by Adam Juda on Thursday, April 16, 2015
One of the most common pricing techniques is so widely used that few even recognize it as such. I'm speaking, of course, about locks. Yes, I'm serious. While locks are rarely (if ever) mentioned in economic textbooks (my own pricing book included), they probably should be.
Most people think that locking mechanisms are designed to stop criminals from burglarizing goods. The unfortunate truth is that there isn't a lock in existence that can stop a sufficiently trained and determined criminal. Locks stop nothing - they only delay the inevitable. In essence, locks are devices that merely increase the cost of stealing (in terms of some combination of time required, the availability of tools, training and discovery risk). While extremely weak locks present a mere annoyance to the average criminal, more stalwart options raise the price of burglary sufficiently high so as to make other targets more attractive in comparison. After all, do you think the average cat burglar will want to take the time to defeat a strong locking mechanism in a given house, when the neighbor next door has a more simplistic security device?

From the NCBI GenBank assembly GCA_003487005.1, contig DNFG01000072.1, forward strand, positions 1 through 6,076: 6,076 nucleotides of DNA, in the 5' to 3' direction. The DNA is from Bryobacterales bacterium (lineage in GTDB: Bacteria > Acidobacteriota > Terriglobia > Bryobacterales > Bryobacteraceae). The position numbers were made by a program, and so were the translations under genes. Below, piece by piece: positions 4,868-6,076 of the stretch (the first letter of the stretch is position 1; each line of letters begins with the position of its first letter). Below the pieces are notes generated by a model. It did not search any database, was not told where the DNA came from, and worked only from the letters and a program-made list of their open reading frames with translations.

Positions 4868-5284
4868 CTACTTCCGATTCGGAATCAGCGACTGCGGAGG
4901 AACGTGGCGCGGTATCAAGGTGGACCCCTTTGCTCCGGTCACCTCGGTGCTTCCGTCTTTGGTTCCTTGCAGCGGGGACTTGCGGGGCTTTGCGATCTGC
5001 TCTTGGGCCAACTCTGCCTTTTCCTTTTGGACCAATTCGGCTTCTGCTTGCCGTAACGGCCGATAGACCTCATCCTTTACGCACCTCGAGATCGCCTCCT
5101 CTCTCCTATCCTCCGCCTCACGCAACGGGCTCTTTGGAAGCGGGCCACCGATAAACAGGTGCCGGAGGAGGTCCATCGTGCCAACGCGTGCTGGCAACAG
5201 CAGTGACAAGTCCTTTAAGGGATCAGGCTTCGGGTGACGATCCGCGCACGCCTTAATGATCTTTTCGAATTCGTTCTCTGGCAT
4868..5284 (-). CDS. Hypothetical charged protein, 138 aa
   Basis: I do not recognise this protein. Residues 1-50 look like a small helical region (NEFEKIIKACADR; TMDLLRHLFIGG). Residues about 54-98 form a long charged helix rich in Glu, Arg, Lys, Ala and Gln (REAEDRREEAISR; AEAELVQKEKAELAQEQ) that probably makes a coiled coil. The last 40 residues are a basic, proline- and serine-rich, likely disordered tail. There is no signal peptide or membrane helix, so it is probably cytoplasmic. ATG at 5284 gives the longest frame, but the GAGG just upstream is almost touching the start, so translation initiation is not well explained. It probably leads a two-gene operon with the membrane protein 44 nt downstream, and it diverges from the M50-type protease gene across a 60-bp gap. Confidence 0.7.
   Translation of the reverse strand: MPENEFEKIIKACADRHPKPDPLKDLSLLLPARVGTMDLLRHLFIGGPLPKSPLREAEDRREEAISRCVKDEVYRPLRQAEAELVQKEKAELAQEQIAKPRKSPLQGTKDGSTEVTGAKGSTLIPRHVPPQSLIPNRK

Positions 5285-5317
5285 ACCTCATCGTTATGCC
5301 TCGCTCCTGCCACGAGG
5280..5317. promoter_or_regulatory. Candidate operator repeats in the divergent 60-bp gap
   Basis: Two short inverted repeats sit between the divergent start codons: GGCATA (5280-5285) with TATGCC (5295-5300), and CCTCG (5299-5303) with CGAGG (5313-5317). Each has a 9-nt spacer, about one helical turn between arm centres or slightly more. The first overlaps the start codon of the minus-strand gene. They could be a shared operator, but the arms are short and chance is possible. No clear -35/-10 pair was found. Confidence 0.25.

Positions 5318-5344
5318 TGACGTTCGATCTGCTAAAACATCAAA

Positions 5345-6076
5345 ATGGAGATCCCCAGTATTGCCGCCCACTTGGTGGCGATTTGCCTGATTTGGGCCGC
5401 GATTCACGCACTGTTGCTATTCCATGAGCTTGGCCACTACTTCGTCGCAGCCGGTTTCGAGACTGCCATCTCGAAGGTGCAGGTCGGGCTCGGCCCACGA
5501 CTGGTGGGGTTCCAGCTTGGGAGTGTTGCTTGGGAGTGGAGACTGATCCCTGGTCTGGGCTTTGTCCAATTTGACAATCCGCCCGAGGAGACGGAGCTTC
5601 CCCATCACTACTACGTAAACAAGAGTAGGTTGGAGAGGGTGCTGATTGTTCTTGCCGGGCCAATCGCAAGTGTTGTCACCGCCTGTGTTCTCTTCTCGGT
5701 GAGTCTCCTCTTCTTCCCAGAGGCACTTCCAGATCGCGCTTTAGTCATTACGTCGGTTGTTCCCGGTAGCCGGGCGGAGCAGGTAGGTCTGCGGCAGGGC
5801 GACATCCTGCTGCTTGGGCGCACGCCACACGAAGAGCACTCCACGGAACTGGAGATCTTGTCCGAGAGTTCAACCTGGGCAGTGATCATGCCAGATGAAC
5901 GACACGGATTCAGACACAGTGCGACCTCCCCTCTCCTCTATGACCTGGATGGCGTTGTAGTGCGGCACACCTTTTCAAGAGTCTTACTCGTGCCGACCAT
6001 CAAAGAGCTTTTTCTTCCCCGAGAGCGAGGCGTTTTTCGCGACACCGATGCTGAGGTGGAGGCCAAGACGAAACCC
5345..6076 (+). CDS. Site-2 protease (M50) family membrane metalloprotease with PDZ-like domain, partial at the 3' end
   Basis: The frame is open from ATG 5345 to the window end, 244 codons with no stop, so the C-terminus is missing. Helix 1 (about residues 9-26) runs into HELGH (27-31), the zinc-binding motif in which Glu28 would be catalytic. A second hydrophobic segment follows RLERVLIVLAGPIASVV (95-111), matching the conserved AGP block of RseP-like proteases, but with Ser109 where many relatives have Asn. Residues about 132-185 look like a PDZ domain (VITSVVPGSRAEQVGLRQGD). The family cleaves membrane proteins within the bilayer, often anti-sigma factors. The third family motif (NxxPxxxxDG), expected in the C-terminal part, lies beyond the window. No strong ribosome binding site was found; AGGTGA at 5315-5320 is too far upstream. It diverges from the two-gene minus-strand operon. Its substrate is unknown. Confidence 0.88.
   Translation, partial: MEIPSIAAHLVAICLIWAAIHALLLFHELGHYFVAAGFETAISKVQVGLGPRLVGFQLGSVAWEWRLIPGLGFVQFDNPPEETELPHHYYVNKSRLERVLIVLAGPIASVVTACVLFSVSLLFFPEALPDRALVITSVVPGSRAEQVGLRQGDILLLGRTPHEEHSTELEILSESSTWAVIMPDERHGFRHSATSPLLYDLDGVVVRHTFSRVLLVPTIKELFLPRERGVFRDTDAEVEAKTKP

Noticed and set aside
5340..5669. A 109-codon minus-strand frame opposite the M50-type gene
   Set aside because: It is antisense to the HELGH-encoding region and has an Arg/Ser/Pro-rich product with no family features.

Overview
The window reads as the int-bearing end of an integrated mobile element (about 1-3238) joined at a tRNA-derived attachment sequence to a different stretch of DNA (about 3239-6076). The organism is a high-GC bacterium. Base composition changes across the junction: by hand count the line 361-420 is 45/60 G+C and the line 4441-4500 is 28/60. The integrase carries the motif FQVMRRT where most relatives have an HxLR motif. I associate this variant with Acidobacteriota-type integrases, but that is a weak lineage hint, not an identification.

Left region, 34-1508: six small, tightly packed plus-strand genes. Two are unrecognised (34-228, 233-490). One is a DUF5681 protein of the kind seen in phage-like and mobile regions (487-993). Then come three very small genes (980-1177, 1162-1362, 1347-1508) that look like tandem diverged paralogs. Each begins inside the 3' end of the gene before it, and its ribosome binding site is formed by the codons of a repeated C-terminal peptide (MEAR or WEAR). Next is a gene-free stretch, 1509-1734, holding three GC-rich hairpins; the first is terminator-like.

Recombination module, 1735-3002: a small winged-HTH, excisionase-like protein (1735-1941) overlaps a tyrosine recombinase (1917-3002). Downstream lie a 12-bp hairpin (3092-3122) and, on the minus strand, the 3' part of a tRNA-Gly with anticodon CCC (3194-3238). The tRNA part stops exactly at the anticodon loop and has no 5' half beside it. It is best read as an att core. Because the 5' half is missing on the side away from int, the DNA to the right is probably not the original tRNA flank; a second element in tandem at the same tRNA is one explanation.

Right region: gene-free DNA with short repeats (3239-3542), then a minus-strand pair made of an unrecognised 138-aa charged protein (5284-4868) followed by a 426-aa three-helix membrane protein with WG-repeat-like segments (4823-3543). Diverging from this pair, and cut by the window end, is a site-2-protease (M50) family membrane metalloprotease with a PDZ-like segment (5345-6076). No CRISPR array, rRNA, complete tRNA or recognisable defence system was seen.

It's amazing how everything comes down to pricing - even when no prices are explicitly stated. Not sure how pricing affects your business? You'll certainly want to contact me for a consult!